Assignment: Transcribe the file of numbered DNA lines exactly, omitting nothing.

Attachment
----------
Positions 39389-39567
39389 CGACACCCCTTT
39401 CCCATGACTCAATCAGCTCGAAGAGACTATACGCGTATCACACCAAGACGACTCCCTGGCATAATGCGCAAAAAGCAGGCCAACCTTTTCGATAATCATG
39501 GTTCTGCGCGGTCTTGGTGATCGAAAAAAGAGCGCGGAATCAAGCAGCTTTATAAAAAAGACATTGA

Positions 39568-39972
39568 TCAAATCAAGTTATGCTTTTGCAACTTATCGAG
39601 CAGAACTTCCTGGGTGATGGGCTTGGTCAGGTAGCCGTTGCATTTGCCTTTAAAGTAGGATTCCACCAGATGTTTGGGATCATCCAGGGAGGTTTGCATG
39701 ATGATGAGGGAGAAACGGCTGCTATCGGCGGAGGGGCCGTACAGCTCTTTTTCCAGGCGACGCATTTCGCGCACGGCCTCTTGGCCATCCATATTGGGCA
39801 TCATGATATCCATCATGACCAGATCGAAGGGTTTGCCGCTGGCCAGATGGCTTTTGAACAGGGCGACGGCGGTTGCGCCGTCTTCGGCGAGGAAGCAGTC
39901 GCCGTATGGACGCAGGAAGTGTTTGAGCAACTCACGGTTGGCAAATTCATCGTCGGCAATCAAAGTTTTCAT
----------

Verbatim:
Positions 39389-39567
39389 CGACACCCCTTT
39401 CCCATGACTCAATCAGCTCGAAGAGACTATACGCGTATCACACCAAGACGACTCCCTGGCATAATGCGCAAAAAGCAGGCCAACCTTTTCGATAATCATG
39501 GTTCTGCGCGGTCTTGGTGATCGAAAAAAGAGCGCGGAATCAAGCAGCTTTATAAAAAAGACATTGA

Positions 39568-39972
39568 TCAAATCAAGTTATGCTTTTGCAACTTATCGAG
39601 CAGAACTTCCTGGGTGATGGGCTTGGTCAGGTAGCCGTTGCATTTGCCTTTAAAGTAGGATTCCACCAGATGTTTGGGATCATCCAGGGAGGTTTGCATG
39701 ATGATGAGGGAGAAACGGCTGCTATCGGCGGAGGGGCCGTACAGCTCTTTTTCCAGGCGACGCATTTCGCGCACGGCCTCTTGGCCATCCATATTGGGCA
39801 TCATGATATCCATCATGACCAGATCGAAGGGTTTGCCGCTGGCCAGATGGCTTTTGAACAGGGCGACGGCGGTTGCGCCGTCTTCGGCGAGGAAGCAGTC
39901 GCCGTATGGACGCAGGAAGTGTTTGAGCAACTCACGGTTGGCAAATTCATCGTCGGCAATCAAAGTTTTCAT